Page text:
Diary Entry 2
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Monday, May 4
Vancouver rocks. It is ridiculously beautiful. Unreal. I don't know
how anyone ever gets anything done around here. I don't know why people
aren't just standing still by the waterfront all day going "Dude, we
live here." (Like they do in Madison.) Vancouver is, like, the
city Breakup Girl would create if she had time to play SimCity. All of which
is to say, if I already lived and worked here, an entire pride of Leonis
could not drag me away. Harumph.
1. Speaking of which: the big slogan in Vancouver these days is: "The
Truth is Outta Here."
2. Here is Breakup Girl taking a boat tour of Vancouver Harbour:
BG TO TICKET SELLER: Hi, one for the 2:30 tour, please.
TICKET SELLER: Just one of you?
BG TO TICKET-TAKER: Hi.
TICKET-TAKER: Hi, welcome, just one of you?
BG TO SKIPPER: Hi.
SKIPPER: Just one of you today?
3. Another ridiculously beautiful thing here is Stanley (as in Lord Stanley,
as in Cup) Park. It's right on the water (which is surrounded by mountains)
and you can walk/bike/skate the ~7 km. perimeter. Though my rented inline
skates ("Just one pair?") had all the handling precision of a
shopping cart, skating the seaside loop was beyond stunning. I felt a certain
kinship with the only other unaccompanied person in the entire park: the
nice man who talks to the geese.
Never mind Animal Husbandry (see Entry 1); we have found the official
book of BG's WT '98: It is .... Julie, by Jean Craighead George --
the sequel to BG's all-time favorite book, Julie of the Wolves. YES
it's in Large Type for Little Readers, gimme a break, I suppose you've all
finished the new Pynchon. Anyway, first of all, Julie is an Inuit girl,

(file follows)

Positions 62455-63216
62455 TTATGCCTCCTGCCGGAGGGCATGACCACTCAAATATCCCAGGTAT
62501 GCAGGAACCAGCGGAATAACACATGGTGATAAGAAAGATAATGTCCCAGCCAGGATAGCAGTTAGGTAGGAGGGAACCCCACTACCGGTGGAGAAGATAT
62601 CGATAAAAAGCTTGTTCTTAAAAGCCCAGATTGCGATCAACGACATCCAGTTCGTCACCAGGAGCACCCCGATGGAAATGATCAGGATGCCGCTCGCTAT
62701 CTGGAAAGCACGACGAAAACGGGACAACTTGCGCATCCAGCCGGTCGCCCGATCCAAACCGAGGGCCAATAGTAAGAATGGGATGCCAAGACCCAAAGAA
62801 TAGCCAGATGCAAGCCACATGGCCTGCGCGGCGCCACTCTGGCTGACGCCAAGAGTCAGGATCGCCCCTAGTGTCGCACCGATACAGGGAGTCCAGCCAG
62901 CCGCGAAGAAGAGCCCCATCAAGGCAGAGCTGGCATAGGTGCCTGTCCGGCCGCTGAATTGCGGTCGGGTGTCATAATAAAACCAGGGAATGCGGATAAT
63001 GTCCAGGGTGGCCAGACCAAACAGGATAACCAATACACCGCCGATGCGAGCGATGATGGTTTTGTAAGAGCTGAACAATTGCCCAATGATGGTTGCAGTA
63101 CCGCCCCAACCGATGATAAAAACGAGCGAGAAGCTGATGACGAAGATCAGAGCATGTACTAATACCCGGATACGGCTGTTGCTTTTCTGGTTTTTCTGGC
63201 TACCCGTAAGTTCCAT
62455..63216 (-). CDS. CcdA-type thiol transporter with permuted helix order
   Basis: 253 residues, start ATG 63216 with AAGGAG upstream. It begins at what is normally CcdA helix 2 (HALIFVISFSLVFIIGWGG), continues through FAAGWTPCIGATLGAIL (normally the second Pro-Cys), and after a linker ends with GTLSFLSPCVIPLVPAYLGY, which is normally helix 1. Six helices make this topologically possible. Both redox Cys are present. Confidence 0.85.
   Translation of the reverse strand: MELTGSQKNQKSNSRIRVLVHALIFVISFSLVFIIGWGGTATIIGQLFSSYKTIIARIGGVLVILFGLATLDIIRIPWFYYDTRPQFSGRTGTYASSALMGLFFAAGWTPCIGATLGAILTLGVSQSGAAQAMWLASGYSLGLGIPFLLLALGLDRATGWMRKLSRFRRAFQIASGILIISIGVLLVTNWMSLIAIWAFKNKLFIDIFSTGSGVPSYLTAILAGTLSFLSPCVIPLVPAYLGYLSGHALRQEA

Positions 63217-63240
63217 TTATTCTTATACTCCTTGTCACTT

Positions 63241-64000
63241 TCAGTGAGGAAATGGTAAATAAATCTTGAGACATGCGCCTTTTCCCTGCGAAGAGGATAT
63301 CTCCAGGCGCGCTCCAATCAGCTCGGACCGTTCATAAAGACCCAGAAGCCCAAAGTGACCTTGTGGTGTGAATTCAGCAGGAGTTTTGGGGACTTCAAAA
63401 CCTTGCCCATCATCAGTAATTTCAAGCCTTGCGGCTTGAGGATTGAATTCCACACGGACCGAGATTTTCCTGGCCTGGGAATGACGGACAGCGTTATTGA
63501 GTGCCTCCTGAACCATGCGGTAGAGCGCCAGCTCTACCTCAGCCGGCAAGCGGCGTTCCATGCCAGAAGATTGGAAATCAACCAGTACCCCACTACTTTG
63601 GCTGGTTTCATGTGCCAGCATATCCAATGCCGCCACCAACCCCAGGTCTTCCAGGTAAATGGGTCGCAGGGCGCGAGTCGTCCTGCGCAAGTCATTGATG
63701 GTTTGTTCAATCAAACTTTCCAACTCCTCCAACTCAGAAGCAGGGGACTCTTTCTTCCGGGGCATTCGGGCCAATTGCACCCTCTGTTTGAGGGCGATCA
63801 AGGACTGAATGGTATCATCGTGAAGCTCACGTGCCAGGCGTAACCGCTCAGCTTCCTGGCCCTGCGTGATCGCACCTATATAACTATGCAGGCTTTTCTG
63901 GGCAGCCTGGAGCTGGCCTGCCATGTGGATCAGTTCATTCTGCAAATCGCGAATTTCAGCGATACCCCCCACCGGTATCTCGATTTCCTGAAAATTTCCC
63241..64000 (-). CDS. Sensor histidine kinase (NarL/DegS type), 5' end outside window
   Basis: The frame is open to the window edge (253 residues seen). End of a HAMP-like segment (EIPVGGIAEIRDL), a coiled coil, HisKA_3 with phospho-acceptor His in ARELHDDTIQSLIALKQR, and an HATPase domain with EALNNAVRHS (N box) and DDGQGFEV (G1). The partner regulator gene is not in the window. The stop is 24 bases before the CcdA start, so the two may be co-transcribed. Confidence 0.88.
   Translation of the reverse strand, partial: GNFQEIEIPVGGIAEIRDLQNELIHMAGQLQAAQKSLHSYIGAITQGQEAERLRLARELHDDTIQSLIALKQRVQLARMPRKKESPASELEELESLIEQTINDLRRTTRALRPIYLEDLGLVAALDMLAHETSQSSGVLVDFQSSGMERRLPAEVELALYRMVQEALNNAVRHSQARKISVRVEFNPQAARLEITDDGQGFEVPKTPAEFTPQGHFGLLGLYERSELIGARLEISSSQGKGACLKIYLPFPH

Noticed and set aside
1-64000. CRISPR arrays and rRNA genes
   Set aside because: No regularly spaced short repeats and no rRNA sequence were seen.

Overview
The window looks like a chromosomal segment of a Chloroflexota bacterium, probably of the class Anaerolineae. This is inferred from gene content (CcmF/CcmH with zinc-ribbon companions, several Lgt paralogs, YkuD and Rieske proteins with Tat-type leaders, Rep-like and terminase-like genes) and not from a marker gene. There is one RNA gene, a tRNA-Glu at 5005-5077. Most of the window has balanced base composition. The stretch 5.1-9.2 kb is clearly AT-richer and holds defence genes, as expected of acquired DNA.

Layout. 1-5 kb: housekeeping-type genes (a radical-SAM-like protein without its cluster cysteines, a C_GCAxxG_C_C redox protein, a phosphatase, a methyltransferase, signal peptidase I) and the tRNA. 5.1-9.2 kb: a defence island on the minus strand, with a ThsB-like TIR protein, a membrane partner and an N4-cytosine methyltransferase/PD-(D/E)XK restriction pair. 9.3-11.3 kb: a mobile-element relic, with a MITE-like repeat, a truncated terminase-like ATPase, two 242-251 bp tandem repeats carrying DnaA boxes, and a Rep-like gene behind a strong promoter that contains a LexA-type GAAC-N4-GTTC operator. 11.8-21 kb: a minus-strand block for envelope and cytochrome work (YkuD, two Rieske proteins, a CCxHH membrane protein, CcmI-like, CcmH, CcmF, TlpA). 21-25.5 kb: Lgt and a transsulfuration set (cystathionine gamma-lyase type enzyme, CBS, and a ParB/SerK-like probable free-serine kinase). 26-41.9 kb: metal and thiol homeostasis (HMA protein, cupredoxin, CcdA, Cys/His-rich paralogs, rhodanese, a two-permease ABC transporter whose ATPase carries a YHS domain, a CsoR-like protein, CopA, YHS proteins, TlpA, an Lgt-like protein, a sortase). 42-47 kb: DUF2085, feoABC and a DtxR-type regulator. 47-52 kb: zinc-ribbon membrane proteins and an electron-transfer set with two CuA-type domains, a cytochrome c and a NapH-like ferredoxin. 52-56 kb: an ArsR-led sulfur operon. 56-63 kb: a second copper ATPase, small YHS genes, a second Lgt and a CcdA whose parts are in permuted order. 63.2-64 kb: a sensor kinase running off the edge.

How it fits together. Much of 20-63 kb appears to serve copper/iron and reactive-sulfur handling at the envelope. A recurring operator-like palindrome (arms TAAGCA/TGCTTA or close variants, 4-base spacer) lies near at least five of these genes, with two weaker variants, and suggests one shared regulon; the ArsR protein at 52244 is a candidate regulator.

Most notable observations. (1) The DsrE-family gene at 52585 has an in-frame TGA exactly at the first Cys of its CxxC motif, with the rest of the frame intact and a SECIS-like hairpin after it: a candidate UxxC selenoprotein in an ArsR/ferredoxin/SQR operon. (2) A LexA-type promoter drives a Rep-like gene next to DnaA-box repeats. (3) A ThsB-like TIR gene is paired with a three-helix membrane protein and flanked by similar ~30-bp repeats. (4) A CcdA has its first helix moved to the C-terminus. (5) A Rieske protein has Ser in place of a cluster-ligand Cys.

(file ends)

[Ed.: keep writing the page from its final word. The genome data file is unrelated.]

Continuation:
so finally getting around to the sequel on this trip is an homage to the
First Nations of this region. Second, Breakup Girl may be your hero, but
Julie is Breakup Girl's hero, so by the Transitive Property of Heroes, she's
yours too. If you want to learn a little something about bravery, pluck,
or gutting a walrus, Julie's your girl. She flees a loveless arranged marriage,
manages to get raised by wolves when she's not thrilled about how things
are going at home, and winds up with tasty Siberian boy -- or at least finds
one who will wait for her to finish her education and wrest Alaska's wilderness
from the stranglehold of "progress." Damn, she got game.
Also, Julie's father, Kapugen, knows a little something about dealing with
loss. For a while in the first book, he believes that his daughter is dead.
Here is what he did: "He kayaked up the Avalik for almost a week to
grieve alone. Then he came home. 'That is how it is,' he said. 'It cannot
be helped.'"Are you listening, dumpees? You kayak, you come back, you
deal. Just one of you.
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